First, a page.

Given the immense power--and profits--that talent agencies have enjoyed, it is hard to get too worked up about their current plight. In fact, many see it as hypocritical for agencies to cry foul, considering the TV packaging fees they reap when they deliver the top actors, directors or writers that land a series on the air. ICM, which packaged the NBC sitcom “Friends,” will make an estimated $50 million off that show alone. William Morris is said to have pocketed about the same amount for packaging “Roseanne” and “Murphy Brown.”
Producers say agents’ packaging fees and managers’ producing fees are equally abhorrent in that both drive up production costs.
“You’ve got an above-the-line item, a fee, for someone who is [not contributing to the creative process]. So less money is up on the screen,” said Leonard Hill, a producer who is active in the Caucus for Writers, Producers and Directors, a 26-year-old group that has petitioned the state labor commissioner to hold hearings on the issue. “Agents and managers are representing their own interests over the interests of their clients.”
“A producer credit should mean the person performs the function of a producer. It should not be for performing the function of a huckster,” said Charles B. FitzSimons, executive director of the Producers Guild of America.
Managers, meanwhile, are also fretting. The reason: Ovitz.
One agent-turned-manager who asked not to be named said that Ovitz indirectly created the need for more managers by encouraging his agents at CAA to “poach"--to steal clients from other agencies. This manager blamed Ovitz for making the theft of clients--once a rarity--prevalent throughout the agency business. Many believe poaching has permanently damaged the agent-client relationship by removing agents’ incentive to keep clients’ long-term interests paramount.
“As soon as CAA became a megalith, agents’ attitude was, ‘Book the client [in anything] because they’re going to leave you anyway.’ That’s when managers started really catching on,” said this manager.
Another agent-turned-manager said she feared that Ovitz will “make the same ethic [for managers that] he created at CAA. As a manager, I’ve started thinking like a human being. . . . And I don’t want to lose that.”
Ovitz declined to comment. But a source who is aware of his unfolding business plan said the new company’s goals and methods will be very different than CAA’s--and from those of most management firms, as well.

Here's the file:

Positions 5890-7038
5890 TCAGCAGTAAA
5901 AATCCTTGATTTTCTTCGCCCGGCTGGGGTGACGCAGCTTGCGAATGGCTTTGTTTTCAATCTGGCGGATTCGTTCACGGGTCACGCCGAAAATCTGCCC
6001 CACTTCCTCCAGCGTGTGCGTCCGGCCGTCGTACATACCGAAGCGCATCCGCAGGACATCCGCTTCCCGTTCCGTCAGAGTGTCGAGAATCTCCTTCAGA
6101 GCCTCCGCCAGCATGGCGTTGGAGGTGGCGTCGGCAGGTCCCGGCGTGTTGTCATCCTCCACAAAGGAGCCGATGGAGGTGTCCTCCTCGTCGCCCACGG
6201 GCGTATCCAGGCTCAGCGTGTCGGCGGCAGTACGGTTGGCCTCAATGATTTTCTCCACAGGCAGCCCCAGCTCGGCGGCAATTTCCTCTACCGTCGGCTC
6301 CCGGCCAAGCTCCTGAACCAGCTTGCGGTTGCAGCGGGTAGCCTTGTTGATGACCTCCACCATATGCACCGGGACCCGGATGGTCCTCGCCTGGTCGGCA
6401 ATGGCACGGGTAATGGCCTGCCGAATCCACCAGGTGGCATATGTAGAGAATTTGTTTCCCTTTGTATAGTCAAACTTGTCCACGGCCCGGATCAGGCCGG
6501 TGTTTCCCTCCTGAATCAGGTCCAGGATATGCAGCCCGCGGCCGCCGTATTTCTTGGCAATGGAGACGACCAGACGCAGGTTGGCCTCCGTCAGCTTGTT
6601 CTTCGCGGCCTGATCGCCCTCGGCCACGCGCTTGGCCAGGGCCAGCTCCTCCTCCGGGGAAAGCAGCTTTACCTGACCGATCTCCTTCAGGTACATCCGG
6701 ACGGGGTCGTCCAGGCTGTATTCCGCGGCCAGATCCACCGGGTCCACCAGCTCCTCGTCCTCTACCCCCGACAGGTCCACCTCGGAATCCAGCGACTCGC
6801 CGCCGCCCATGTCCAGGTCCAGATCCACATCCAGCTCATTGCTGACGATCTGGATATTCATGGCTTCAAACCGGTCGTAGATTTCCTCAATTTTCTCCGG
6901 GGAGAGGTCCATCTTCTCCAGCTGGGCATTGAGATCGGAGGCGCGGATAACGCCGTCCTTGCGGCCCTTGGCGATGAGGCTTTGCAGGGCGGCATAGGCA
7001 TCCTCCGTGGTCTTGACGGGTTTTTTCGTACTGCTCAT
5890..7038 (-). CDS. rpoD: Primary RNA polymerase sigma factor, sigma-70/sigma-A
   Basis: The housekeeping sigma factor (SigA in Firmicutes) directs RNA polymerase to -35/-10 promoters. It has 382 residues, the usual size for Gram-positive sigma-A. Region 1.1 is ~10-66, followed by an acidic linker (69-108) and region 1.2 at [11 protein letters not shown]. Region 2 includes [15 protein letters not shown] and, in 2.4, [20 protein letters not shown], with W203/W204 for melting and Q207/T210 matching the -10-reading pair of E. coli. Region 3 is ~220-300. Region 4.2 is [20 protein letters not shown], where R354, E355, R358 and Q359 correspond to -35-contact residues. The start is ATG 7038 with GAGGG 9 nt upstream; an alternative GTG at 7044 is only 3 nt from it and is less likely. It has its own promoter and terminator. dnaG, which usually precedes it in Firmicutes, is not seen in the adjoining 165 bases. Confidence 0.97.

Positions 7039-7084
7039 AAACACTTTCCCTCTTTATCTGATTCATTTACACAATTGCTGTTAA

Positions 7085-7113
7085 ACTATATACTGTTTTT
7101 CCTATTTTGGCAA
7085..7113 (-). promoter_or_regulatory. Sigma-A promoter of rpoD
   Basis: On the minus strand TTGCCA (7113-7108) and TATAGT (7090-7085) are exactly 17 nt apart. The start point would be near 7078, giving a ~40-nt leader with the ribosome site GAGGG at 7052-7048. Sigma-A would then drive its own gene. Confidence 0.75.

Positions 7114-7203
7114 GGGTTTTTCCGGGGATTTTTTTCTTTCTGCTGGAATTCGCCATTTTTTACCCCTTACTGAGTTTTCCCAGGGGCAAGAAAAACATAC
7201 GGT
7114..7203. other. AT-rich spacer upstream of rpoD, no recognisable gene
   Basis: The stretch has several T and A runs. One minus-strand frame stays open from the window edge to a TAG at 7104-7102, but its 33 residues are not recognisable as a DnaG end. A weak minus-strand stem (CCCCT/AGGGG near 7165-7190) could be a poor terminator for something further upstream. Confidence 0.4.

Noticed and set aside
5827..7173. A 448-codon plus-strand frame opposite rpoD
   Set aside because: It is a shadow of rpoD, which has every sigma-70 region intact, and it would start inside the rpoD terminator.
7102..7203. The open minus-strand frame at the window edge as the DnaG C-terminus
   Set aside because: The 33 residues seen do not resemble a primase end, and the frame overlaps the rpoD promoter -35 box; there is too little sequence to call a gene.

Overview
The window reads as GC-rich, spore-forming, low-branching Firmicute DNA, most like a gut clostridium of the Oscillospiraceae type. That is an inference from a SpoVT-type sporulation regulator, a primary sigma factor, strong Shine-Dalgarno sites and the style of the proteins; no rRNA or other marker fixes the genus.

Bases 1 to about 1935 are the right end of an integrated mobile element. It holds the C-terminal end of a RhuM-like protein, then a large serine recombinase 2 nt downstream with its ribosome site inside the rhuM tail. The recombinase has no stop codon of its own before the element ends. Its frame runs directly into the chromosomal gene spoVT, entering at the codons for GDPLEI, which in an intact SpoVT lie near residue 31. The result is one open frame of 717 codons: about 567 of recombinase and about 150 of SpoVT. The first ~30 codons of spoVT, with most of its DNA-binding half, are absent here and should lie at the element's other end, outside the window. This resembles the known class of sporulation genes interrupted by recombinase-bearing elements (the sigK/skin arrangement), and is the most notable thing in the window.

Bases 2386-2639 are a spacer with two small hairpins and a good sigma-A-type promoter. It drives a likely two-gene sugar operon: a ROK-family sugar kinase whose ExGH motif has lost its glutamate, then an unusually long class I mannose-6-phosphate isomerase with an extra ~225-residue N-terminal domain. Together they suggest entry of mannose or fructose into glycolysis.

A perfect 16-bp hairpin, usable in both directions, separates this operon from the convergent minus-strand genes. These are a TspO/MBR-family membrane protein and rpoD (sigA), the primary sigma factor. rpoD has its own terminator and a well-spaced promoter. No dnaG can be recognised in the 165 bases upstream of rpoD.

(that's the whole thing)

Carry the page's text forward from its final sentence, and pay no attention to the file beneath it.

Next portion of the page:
Massive Raid by CAA in ‘80s
William Morris’ Stan Kamen was one of the most powerful agents of his time. He made a leading man out of Steve McQueen in the 1960s and was an aggressive advocate for his clients, at one point persuading Columbia Pictures to change the gender of the lead in the 1979 film “The China Syndrome” so Jane Fonda could play it.
But there were limits to what he would do to bag a client. Which is why Ovitz made him so mad. Kamen had a few rules. He never raided the clients of smaller agencies. And when he pursued another big agency’s client, he thought it only sporting to let the other agent know.
According to Rose’s history of the William Morris Agency, Ovitz was not so courtly. During the mid-'80s, in what became known as one of the most thorough talent raids in industry history, CAA took aim on Kamen’s client list. In the fall of 1985, Fonda, Barbra Streisand, Chevy Chase, Al Pacino and Goldie Hawn began to defect to CAA. When Ovitz learned that Kamen was ill, he refrained from signing more Kamen clients as a gesture of respect. But he continued to talk to them.
“What’s the matter, Mike?” Rose says Kamen cried in one phone call to Ovitz during this period. “Isn’t there enough business for everybody?”
Within three months of Kamen’s death, virtually his entire list had signed with CAA.
The story, which Ovitz will not comment on, is oft-repeated in Hollywood, especially lately. As the industry’s trade papers provide almost daily tallies of the latest talent reps to join Ovitz’s new firm, the threat of poaching is in the air.
“How is it to be an agent now?” asked longtime agent Marty Bauer. “You come home to the love of your life with a bottle of champagne and flowers. You draw a bath, do your whole seduction act. And the next morning, your three best friends call her and say, ‘You’d be better off with me.’ That’s the life of an agent.”
As a manager, by contrast, “You still have your wife the next day,” he said.
Bauer was co-founder of two agencies, United Talent and the now defunct Bauer-Benedek, and he has had many high-profile clients. For years, he kept a fake shark snout in the top drawer of his desk, explaining, “I put this on when I’m making deals.”
But in March, after more than 20 years, he become a manager, setting up shop in the same Beverly Hills building as several other agents-turned-managers: Carol Bodie, Lou Pitt, the partnership of Judy Hofflund and Gavin Polone, and now Ovitz.
“The greatest service an agent can do for a client is telling them to say no to a [bad] project,” Bauer said, lamenting that in an atmosphere where poaching is commonplace, many agents are more likely to say yes. If a client is working, they’re less likely to jump ship.
Working as an agent in this kind of culture, Bauer said, “you can’t guide people’s careers. And as you get older, you get tired of that.”
Sitting in her office four floors above Bauer’s, Hofflund agreed.
As an agent, Hofflund had 35 clients and sometimes spent half her day in staff meetings. Now, she has 13 clients (among them Kenneth Branagh, Cybill Shepherd and Laura Dern). As one of two principals in a small firm, she rarely goes to meetings.